39 Industrial Funding Fee
MAS contracts are funded through a ¾% fee paid to GSA by the agencies that purchase supplies and services The fee is incorporated into the price of supplies and services sold on the Schedule

40 What are the advantages of the MAS Program for buying agencies?
Provides buying agencies with: The flexibility to select the best value item that meets their needs at the lowest overall cost Ordering directly from the vendor The relief from the requirements of: developing a SOW/PWS (except when ordering professional services), issuing a Request for Proposals, and conducting a competition administrative activity

41 How does the MAS Program work for Contractors?
Contractors may join to sell a single service under a single Schedule or multiple services under multiple Schedules GSA determines that the vendor is responsible and the services are priced reasonably Reasonable pricing required of contractors by insisting that the Government be treated as the vendor’s “most favored customer” It does not guarantee sales for contractors Only a $2,500 minimum requirement is placed by GSA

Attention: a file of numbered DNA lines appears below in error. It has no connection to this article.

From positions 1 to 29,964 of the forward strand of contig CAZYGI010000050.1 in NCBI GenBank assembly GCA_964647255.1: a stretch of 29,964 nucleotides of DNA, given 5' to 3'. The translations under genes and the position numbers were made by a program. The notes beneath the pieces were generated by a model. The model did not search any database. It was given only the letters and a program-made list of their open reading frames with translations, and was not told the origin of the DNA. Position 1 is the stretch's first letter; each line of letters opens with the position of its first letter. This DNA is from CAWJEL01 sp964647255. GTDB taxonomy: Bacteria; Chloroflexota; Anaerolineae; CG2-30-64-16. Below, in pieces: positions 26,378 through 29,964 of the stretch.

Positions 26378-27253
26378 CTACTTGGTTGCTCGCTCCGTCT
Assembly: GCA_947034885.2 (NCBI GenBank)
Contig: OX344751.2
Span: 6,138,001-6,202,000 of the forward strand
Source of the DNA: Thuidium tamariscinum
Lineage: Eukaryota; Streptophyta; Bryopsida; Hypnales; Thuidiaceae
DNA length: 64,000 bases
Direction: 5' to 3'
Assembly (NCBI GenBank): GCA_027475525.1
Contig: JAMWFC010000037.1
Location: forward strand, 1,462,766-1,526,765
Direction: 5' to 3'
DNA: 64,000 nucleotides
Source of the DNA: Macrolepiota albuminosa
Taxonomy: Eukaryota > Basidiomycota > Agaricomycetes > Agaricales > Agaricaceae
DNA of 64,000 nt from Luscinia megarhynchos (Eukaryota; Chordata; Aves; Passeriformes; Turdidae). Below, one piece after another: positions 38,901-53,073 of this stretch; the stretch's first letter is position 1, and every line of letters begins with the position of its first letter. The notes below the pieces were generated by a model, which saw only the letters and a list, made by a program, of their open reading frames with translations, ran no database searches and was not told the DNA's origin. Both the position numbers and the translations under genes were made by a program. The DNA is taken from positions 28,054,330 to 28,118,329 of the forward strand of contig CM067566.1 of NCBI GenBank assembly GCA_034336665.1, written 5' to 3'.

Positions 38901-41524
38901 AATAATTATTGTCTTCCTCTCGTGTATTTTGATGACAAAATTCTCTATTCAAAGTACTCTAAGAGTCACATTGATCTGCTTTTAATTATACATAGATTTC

42 Competition Requirements for MAS Program
Any “authorized purchaser” may purchase services from that vendor without additional competition Individual purchasers under the MAS Program do not need to to meet the requirements of “CICA”. MAS contracts are awarded through “full and open competition,” Agencies must comply with certain basic requirements set forth at FAR 8.404: sole source awards are limited per FAR several recent court decisions have emphasized the need for agencies to review at least three Schedule price lists

43 Risks inherent in the MAS Program for Contractors
Volume Requirements Product Requirements Vendor Requirements

44 Risks inherent in the MAS Program for Buyers
Conflicts of Interest between GSA and your agency Software license agreements are sometimes not included or, when included, conflict with federal law Need to retain complete copy of GSA schedule contract (not just the schedule itself) for contract administration

45 Current State of The MAS Program for Buyers